The road to comic book Valhalla is lined with companies that have tried to do “celebrity comics” as a means of switching to the fast lane of movie money and licensing gold. Tekno, Virgin, CrossGen. There is hardly a company that does not have some kind of celebrity “vanity project” comic out there made mostly to show to producers as a bible for a film. And all of this is despite the fact that not a single movie has yet been made from a comic book that was published just to be turned into a movie.
COWBOYS & ALIENS, which is certainly an A-list project with Jon Favreau, Daniel Craig, and Harrison Ford aboard is set to be the first comic of its genre to ever actually get turned into a big movie. But this is the first time it has ever happened and it took 10 years. And despite this, there are still no other Platinum, Tokyopop, Radical, or Liquid movies. No one can go to Netflix and order the MAYHEM movie or OCD movie or GAMEKEEPER movie.
And yet companies STILL pursue the comics-to-movie model. And stories like this one in Deadline Hollywood Daily are why. Disney has paid “mid-six figures in option money” for OBLIVION, a graphic novel by Arvid Nelson and Andree Wallin based on an idea by TRON: LEGACY director Joseph Kosinski.
The story is set on a future Earth, where civilization lives above the clouds and alien scavengers stalk the irradiated surface below. When a surface drone repairman finds a woman inside a crashed spacepod planetside, it leads him on a journey filled with romance and adventure.
As regular BEAT readers know, studios optioning comics are a weekly occurrence, and yet this one not only gets a coveted Nikki Finke TOLJA! (signifying an important story) but ~$500K just for some typical comics-to-movie pitch after FOUR STUDIOS were in the running to get it? What gives?
The answer lies in the identity of the celebrity brainstormer. Although TRON:LEGACY is still months away from release, Disney has set its eyes on TRON as its franchise of the future, and they are very, very — as in VERY — high on Kosinski, even though he’s a virtual unknown: TRON: LEGACY is his first film and prior to that he was best known for that GEARS OF WAR TV spot with the song from Donnie Darko in it. (Granted, that was a DOPE spot.)
Kosinski’s age isn’t even listed on his IMDB page, but he looks youthful and full of pep. Disney obviously thinks they have the next David Fincher, or at least Neill Blomkamp on their hands and they want to make him happy and feel loved, and optioning his graphic novel is part of that process. Or, as the story put it, in the most significant sentence:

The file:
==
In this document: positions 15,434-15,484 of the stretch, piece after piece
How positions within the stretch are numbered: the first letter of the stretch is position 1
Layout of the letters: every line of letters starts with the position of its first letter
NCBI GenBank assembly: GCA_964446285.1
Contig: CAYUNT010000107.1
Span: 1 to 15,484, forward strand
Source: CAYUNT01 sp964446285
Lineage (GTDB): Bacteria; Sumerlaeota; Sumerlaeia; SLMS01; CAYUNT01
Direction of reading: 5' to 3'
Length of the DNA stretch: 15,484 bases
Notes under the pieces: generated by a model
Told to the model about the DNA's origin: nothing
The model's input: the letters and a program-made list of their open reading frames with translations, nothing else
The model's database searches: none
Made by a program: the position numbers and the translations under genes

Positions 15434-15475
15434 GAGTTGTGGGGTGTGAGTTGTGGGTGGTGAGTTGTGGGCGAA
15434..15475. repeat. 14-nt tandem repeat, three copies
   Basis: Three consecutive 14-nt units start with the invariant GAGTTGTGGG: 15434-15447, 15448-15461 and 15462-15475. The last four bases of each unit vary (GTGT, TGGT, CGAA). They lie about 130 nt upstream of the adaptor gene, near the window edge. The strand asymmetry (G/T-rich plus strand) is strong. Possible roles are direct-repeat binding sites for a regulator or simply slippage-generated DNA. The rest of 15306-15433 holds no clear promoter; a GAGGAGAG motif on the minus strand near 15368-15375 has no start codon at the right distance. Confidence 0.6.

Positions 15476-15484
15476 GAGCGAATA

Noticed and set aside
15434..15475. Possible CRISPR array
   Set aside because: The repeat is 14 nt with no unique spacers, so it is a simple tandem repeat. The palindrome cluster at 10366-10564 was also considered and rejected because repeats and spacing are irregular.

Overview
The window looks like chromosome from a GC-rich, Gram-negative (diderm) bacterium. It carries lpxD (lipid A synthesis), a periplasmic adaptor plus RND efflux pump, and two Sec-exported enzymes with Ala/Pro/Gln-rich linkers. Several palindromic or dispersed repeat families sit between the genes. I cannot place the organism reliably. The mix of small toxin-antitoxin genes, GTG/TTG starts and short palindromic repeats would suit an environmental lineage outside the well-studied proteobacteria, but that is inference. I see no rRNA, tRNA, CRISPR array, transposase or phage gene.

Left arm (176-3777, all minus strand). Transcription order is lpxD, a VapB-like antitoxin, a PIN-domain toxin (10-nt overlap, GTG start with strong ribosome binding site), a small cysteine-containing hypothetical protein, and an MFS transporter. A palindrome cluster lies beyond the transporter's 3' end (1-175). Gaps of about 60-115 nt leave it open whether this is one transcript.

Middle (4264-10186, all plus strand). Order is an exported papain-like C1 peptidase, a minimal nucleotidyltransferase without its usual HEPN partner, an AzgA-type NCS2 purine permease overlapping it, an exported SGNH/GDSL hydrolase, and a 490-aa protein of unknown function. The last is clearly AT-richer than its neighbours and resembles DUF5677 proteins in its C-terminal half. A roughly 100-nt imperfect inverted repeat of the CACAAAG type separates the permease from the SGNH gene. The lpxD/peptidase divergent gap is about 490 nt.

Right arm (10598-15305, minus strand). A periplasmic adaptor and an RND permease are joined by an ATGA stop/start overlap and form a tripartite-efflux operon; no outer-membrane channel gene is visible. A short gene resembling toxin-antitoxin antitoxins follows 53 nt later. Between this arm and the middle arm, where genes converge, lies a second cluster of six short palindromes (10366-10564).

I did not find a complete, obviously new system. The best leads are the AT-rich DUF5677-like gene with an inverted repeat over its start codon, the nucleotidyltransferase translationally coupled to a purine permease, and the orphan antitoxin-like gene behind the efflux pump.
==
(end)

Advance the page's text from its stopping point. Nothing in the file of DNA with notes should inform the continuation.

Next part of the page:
His reps decided that turning it into a graphic novel would set the table for a movie deal once Kosinski was finished with the film.
As for Radical, they either got lucky or really canny — out of all the underperforming actors (hello, Wesley Snipes), comics-loving rockers or amorphous Hollywood types they could have teamed with, they smartly made a deal with a real up-and-comer. There’s no telling how much of that “mid-six figures” that Radical main men Barry Levine and Jesse Berger got, (Levine will produce, Berger exec produce) but it’s doubtless enough to keep them in the comics game.
And to be fair, this month Radical has, uh…radically upped their actual comics content, releasing several long awaited books, including TIME BOMB by Jimmy Palmiotti, Justin Gray, and Paul Gulacy; HOTWIRE by Warren Ellis and Steve Pugh; and THE RISING by E. Max Frye and J.P. Targete. We’ve never actually heard of anyone buying and enthusing over a Radical comic*, but several of these sound good enough to flip through, anyway.
As remote from the practice of making Great Comics as the whole comics-to-movie industry is, it’s here and it’s here to stay because of deals like the OBLIVION one. The positive side is that these comics often pay actual page rates and many people we know make a living working on them — it’s certainly a viable alternative to working on company-owned characters for other publishers if you’re going to do work-for-hire, and the page rate is good.
As for the OBLIVION movie…well, don’t hold your breath. The odds are STILL against it getting made — Kosinski is going to have a lot of offers to sift through if TRON does as well as everyone hopes, and directing his own unknown property might get lower on his list. Like it or not, Hollywood is still a big shell game of properties and options and deals, and this time Radical spotted the pea.
Howabout it, peanut gallery? Have you read and enjoyed a Radical comic book?
Heidi MacDonald is the founder and editor in chief of The Beat. In the past, she worked for Disney, DC Comics, Fox and Publishers Weekly. She can be heard regularly on the More To Come Podcast. She likes coffee, cats and noble struggle.